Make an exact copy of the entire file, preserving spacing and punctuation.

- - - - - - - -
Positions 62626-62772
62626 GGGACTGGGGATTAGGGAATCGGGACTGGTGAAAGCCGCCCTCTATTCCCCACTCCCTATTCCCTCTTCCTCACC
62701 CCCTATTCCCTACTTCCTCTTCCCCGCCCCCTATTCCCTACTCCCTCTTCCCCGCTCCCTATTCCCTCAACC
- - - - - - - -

Positions 62626-62772
62626 GGGACTGGGGATTAGGGAATCGGGACTGGTGAAAGCCGCCCTCTATTCCCCACTCCCTATTCCCTCTTCCTCACC
62701 CCCTATTCCCTACTTCCTCTTCCCCGCCCCCTATTCCCTACTCCCTCTTCCCCGCTCCCTATTCCCTCAACC